cover image Always Six O'Clock

Always Six O'Clock

Phoef Sutton. Putnam Publishing Group, $23.95 (278pp) ISBN 978-0-399-14317-5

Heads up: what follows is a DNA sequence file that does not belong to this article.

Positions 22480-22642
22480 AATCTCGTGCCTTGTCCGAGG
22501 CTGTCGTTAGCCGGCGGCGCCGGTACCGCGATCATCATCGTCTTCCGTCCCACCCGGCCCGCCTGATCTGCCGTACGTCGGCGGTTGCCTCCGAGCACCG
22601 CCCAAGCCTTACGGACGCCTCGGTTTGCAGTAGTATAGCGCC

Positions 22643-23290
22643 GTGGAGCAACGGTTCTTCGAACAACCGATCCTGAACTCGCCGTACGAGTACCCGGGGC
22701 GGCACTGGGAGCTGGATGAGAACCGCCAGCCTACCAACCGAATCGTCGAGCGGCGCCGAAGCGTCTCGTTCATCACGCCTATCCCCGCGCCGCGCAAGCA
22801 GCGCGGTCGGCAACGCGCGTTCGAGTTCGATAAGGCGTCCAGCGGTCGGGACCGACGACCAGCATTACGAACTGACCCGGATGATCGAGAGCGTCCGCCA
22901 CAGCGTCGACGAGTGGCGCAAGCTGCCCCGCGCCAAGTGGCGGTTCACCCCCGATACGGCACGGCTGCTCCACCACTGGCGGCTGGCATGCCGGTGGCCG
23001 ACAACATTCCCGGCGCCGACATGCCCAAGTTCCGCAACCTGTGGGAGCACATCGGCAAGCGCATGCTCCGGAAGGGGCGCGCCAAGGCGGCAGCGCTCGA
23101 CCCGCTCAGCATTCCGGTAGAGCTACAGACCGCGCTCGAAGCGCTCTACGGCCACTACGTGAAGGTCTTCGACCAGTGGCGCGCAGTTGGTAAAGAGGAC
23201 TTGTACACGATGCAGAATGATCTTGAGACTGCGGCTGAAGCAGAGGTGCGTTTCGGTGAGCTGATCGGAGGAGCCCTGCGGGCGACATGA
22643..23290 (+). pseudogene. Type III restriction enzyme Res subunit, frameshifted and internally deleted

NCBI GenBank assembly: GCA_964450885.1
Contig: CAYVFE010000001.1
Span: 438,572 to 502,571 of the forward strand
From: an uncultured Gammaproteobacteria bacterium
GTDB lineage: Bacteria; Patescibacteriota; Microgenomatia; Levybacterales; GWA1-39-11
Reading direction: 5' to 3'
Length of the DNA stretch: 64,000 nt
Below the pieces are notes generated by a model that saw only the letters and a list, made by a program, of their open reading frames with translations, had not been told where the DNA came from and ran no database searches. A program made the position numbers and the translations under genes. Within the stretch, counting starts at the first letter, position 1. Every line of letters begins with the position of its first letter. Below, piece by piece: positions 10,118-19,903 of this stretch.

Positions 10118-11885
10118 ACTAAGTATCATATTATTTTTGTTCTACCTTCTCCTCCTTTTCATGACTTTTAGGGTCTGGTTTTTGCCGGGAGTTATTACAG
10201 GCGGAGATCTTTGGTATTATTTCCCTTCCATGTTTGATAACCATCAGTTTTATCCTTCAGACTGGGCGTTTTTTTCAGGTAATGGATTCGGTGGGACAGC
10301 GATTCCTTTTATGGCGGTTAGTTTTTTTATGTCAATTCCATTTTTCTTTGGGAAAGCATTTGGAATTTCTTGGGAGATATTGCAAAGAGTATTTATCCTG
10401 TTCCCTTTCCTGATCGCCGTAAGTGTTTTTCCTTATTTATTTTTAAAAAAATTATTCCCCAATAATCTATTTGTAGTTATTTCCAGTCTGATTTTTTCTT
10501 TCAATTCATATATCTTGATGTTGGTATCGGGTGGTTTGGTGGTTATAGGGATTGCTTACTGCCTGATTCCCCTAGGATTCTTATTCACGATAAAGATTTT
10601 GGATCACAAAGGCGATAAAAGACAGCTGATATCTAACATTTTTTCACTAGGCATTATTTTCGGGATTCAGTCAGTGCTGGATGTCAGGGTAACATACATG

Successful TV sitcom writer Carl Rooney, the hero of this light first novel of comic suspense, has been stranded by his unsatisfying single life in the home where he grew up in the L.A. neighborhood of Glendale (aka Glendull). Then his high-school girlfriend, Jesse, shows up suddenly in his backyard, throwing pebbles against his bedroom windows in the middle of the night the way she did when they were teenagers. It seems Jesse believes that they are still living in the 1970s: with the help of his writing partner, Kit, Carl learns that she was declared dead after a recent boating accident and is suffering an odd form of amnesia. Emmy winner Sutton spent nine years as a staff writer for Cheers--and it shows in his glib, easy style. His characters and dialogue are better suited to TV sitcoms, in which clever one-liners compensate for sparse character development. Sutton is at his best creating the repartee between Carl and Kit and bringing the reader behind the scenes in the TV biz. The mildly entertaining plot quickly devolves into a run-of-the-mill thriller, throwing suspicion for the boating disaster onto Martin, Jesse's husband, while the grownup-stuck-in-retro-youth concept (most recently seen in Douglas Coupland's Girlfriend in a Coma) never turns into more than a one-liner. (May)